“Sometimes it’s like having two separate clients,” McGuffey says. “Marketing for one brand needs to know that when they’re telling us something that we’re not going to go and tell the other brand.”
McGuffey recognizes that her ultimate responsibility is to the owners who own both brands. “And if that is the basis for decision-making, it’s easy to determine what is the right thing to do,” she says.
McGuffey has two other lawyers on her staff, Todd Mitchem and Clara DeQuick. Mitchem has expertise in patents and DeQuick is an experienced employment law attorney. But even though they have specific backgrounds and specialties, McGuffey and her team end up wearing a lot of different hats.
They operate under the ‘two is better than one’ principle, often bouncing ideas off each other or reviewing one another’s work, especially when the stakes are high. And everyone on her team is welcome to question or challenge the direction they are taking.
“Some of the issues are hard to resolve and I feel like you’re going to end up with a better product at the end of the day,” McGuffey says.
Growing up, she didn’t have any lawyers in her family, didn’t know any lawyers and walked into law school not knowing a lot of the basics.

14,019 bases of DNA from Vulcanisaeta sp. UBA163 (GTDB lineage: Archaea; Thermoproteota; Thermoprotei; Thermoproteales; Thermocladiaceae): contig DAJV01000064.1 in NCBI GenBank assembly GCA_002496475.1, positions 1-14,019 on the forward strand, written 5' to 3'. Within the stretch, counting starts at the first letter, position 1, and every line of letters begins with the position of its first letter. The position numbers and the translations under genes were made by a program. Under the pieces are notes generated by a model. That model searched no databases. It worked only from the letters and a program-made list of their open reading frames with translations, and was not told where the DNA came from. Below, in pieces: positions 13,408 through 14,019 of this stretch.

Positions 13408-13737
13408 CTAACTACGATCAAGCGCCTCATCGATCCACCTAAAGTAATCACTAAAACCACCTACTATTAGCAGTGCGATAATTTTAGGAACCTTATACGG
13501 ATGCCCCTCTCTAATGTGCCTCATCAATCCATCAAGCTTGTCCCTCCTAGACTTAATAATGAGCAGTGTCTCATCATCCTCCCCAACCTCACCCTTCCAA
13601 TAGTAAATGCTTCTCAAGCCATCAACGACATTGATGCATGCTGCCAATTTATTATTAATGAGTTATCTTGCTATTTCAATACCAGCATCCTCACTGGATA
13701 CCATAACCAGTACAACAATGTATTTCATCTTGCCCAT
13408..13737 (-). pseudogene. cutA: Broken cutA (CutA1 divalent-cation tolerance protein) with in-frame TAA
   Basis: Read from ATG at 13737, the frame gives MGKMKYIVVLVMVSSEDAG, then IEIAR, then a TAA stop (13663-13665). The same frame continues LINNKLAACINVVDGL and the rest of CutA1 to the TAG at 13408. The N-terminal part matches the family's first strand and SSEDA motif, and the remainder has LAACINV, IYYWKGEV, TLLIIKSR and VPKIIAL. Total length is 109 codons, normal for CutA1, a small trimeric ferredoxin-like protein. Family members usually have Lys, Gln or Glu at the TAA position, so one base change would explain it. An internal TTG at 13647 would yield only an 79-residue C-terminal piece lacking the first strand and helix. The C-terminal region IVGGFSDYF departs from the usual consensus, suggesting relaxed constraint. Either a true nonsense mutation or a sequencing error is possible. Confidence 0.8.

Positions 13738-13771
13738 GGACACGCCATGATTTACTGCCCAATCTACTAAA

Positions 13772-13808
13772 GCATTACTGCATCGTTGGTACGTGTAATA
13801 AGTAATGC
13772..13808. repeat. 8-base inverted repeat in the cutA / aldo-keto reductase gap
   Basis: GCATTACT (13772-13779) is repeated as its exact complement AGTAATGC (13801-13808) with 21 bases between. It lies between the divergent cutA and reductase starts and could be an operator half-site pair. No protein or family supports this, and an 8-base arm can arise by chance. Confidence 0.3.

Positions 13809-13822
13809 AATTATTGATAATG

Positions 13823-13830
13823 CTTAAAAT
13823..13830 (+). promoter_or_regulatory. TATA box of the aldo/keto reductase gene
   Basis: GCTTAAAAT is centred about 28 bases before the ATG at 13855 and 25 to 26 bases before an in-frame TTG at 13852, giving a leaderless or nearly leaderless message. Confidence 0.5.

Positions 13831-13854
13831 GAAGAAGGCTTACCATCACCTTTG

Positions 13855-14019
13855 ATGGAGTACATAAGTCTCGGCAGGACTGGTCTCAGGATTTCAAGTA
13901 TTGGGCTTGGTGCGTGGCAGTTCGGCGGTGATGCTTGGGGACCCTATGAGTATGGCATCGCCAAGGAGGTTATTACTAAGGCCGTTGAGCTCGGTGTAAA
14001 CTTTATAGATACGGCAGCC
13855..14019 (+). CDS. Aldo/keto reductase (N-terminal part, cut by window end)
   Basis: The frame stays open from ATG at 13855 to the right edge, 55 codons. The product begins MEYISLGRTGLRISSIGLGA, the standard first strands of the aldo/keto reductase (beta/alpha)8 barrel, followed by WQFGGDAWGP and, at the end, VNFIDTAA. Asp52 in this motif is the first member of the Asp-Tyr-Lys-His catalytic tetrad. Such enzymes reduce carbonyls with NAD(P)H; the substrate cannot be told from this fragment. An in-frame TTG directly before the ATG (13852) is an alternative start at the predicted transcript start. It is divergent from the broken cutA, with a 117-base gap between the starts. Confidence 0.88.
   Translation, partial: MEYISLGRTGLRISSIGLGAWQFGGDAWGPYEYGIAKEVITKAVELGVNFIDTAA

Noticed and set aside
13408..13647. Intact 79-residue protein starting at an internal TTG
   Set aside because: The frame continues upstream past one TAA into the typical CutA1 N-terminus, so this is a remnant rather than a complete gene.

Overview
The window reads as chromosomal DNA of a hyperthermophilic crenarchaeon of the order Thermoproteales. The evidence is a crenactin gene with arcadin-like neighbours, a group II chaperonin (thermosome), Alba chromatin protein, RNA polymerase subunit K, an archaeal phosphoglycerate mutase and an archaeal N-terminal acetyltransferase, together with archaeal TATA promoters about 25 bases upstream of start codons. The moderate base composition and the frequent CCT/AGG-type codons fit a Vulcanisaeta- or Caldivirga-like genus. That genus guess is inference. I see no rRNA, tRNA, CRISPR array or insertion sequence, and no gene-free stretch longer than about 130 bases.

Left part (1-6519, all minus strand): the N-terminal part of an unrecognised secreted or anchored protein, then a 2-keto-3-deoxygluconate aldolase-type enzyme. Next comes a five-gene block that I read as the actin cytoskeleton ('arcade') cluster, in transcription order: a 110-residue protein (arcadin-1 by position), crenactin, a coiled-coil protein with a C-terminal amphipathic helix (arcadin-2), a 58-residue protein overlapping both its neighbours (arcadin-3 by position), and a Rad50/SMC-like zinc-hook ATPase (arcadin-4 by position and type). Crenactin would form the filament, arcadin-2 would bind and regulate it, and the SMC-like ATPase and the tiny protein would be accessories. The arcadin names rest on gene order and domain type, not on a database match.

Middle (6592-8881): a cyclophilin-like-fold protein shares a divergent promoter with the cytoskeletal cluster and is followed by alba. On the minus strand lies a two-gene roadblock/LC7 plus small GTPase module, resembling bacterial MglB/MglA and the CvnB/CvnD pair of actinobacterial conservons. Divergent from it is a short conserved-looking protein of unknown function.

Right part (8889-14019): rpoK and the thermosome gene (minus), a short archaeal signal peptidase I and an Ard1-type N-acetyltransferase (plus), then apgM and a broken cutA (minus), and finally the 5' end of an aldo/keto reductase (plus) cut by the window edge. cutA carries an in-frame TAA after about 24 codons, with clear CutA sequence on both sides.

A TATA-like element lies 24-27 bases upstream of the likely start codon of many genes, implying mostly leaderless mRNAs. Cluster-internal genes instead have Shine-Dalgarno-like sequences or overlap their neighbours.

McGuffey’s father worked in logistics for a car company and the family moved to a Detroit suburb when she was in middle school.
McGuffey was good in math and science at a time when women were encouraged to attend engineering schools. She enrolled at GMI Engineering and Management Institute (now Kettering Institute), which was a full co-op school, and found employment with the General Motors Proving Grounds. Her stints there included work with crash test dummies as well as in the electromagnetic compatibility, instrumentation engineering and noise and vibration labs.
Although McGuffey graduated third in a class of 427 with an electrical engineering degree, she had more passion for English and writing than science and mechanics. General Motors generously allowed her to work her final summer in their legal department.
Still, she wasn’t prepared for what law school entailed.
“The first year was really hard for me because in engineering school, there’s always one right answer,” McGuffey says. “It might take you seven pages of formulas and math to solve it, but you always knew when you got the right answer.
“In law school -- nobody really explained this to me -- it’s not getting to the right answer, but it’s the process of getting there and how you reason through a problem.”
She spent most of her first year studying alone since she had accepted free room and board from a local family in exchange for doing the cooking and laundry.
“I will honestly say I missed out on a lot of the relationship-building that most people get to do their first year of law school,” she says, but adds, “You learn something through everything you do.
“I would never recommend that somebody else spend their first year working for a family in exchange for room and board, but at least I know how to cook now.”
After graduation, she became an associate at Paul Hastings, Janofsky & Walker in Atlanta.